tv Cuomo Prime Time CNN November 24, 2021 10:00pm-11:00pm PST
science, that is a world we will all go extinct by something science could have prevented. because you know if the dinosaurs had a space program, they would have deflected that asteroid and they would still be here. >> would they like "armageddon" or "deep impact," the dinosaurs, the films? >> deep impact had way better science. it wasn't as entertaining. "armageddon" violated more laws per minute than any movie ever made. >> thank you for being with us. i appreciate your time, wishing you a happy thanksgiving. >> you too and your whole staff. the news continues. let's head over to michael smerconish in for chris cuomo. >> john berman, thank you. welcome to "prime time" on this thanksgiving eve. there is no word to use alleged, it was murder, a jury has spoken. all three white defendants in
georgia convicted by an almost white jury in the deep south of killing ahmaud aubrey in 2020. this was a trial many used as another test for racial bias. by that measure, it was a good day for equal justice under the law. of the 27 total charges for travis and greg mcmichael and william roddie bryan, only four resulted in not guilty investigators. the man who pulled the trigger and killed aubrey, found guilty on all nine of his counts. >> count one, malice murder, guilty. count two, felony murder, guilty. count three, felony murder, guilty. count four, felony murder, guilty. count five, felony murder, guilty. count six, aggravated assault,
guilty. count seven, aggravated assault, guilty. count eight, false imprisonment, guilty. count nine, criminal athe emto commit a felony, guilty. >> this has been a long-time coming for the aubrey family and all who were standing with them. this case went 74 days without an arrest. the first da on the case was indicted for oob instructing this investigation. another had to recuse himself because of his ties to mcmichaels. a third stepped down due to lack of sufficient resources, this trial almost never happened until there was a national outcry when the video surface. ed. so aubrey's parents are understandably relieve. >> it's been a long fight. it's been a hard fight.
but god is good. i never thought this day would come. but god is good. we knew him as ahmaud. i knew him as friend, he will now rest in peace. >> we are all, so, hey, let's keep fighting. let's keep doing this. >> i have to say the guilty investigators didn't surprise me, nor that this verdict came today instead of extending beyond thanksgiving. what did police aptly surprise me was the nuance of the verdict. the jury process mounds of evidence and 27 pounds in the span of 11 hours. their conclusion suggests this was an outcome based on evidence and analysis, not emotion. why do i say that? well, the case was pretty straight forward factually except for the final sequence when he shot and killed aubrey. only travis mcmichael was alive. he said aubrey lunged for his gun and he fired in self-defense. the jury rejected that testimony. the law was potentially complicated.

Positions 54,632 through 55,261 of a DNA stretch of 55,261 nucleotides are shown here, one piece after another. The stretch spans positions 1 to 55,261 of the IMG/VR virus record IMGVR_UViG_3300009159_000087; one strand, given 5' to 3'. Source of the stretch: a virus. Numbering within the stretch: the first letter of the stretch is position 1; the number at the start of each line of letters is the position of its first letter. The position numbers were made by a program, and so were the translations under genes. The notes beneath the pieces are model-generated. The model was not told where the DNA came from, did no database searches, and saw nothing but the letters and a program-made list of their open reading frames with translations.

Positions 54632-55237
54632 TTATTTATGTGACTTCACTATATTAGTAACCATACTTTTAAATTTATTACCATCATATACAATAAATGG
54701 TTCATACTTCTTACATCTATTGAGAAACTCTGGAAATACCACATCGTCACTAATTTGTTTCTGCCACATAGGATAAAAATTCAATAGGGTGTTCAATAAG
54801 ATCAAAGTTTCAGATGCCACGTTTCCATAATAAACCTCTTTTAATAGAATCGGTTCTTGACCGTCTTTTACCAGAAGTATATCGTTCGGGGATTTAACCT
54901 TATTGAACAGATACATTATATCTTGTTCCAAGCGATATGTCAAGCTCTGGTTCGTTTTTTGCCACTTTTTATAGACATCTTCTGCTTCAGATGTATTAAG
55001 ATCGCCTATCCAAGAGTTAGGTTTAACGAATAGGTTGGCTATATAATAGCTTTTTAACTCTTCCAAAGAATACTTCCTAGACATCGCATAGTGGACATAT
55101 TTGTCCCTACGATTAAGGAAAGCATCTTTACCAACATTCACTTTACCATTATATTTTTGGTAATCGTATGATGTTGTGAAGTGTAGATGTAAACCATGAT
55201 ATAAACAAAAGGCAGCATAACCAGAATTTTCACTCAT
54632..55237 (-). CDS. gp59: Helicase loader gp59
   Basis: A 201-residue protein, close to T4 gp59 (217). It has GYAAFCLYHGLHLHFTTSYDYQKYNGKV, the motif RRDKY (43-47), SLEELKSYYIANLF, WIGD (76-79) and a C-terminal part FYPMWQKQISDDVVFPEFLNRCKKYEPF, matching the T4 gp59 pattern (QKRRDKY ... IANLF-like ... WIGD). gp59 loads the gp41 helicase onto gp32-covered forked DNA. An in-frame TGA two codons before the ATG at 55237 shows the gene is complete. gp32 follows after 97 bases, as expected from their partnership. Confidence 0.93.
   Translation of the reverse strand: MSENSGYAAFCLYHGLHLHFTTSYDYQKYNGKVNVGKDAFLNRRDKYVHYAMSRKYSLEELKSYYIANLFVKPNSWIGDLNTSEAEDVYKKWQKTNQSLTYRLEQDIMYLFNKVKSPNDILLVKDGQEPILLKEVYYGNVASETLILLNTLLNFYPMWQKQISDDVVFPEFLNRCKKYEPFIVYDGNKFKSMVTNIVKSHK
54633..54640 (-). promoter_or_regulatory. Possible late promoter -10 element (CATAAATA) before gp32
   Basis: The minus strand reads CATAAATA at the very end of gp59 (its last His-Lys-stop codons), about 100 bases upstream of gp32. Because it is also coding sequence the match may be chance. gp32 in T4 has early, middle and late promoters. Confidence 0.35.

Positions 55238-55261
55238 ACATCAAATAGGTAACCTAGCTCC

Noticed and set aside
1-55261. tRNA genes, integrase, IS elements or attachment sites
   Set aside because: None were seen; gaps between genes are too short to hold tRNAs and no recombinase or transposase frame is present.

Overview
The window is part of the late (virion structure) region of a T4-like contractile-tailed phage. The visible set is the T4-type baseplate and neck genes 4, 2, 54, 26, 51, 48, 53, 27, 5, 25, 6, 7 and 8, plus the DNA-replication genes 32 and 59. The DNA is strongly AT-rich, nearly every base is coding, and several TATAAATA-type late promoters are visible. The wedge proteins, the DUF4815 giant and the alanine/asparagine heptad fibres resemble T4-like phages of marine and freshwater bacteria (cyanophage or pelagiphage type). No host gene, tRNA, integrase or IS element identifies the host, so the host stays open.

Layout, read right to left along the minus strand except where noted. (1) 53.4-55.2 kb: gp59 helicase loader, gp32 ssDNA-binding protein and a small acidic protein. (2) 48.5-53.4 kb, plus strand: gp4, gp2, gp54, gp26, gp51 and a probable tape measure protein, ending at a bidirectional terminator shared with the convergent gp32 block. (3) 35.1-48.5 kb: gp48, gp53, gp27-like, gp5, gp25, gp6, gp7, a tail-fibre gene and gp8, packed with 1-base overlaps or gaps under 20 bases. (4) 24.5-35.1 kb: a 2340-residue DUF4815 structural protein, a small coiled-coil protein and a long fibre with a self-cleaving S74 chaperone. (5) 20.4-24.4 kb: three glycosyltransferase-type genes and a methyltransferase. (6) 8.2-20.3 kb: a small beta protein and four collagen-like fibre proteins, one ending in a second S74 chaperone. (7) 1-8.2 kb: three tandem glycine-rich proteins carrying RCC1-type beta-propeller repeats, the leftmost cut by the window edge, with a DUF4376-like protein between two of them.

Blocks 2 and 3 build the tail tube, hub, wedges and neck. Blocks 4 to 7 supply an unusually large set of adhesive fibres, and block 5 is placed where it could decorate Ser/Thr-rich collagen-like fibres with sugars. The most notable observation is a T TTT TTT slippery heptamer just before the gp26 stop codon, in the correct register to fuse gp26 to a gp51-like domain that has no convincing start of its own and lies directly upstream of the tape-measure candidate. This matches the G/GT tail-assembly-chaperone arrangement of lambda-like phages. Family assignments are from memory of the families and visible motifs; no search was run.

in lay terms, the judge instructed the jury that under the then applicable georgia law, a person can make citizens arrest if a felony has been committed in their presence or within their immediate knowledge or if they had reasonable ground of suspicion. what matters is whether they had reasonable suspicion, not whether he was actually committing a felony. someonesqueuateing a citizens arrest can't use excessive force, one asserting defense can't be the aggressor, the target of an unjustified citizens arrest can be used appropriate force on their own behalf and the prosecution must disprove the defendant's claim of self-defense. against that backdrop, i wandered if their decision would be visceral. all or nothing. was aubrey, hunt, trapped and killed or was travis mcmichael justified in taking his life? instead of a jury deliberation, it was a deliberate outcome. yes, it can be said each was
found guilty of murder. between the three, only travis mcmichael was guilty of malice murder, interpretational murder. his father gregory mcmichael and neighbor william roddie bryan were killed on four counts of felony murder, that is causing the death of another person committing a felony. on aggravated assault, both were found guilty of both counts. mr. bryan was acquitted on one and the other. the not guilty on four counts, i think show significant deliberation, a willingness to resist a simple all or nothing finding. here's my bottom line. this was a quality piece of work by citizens who didn't shirk their jury responsible. they showed up, listened, watched and came to a logical conclusion. for all the talk about race, it was 11 white jurors, 1 person of color who delivered this justice. so a good day for the judicial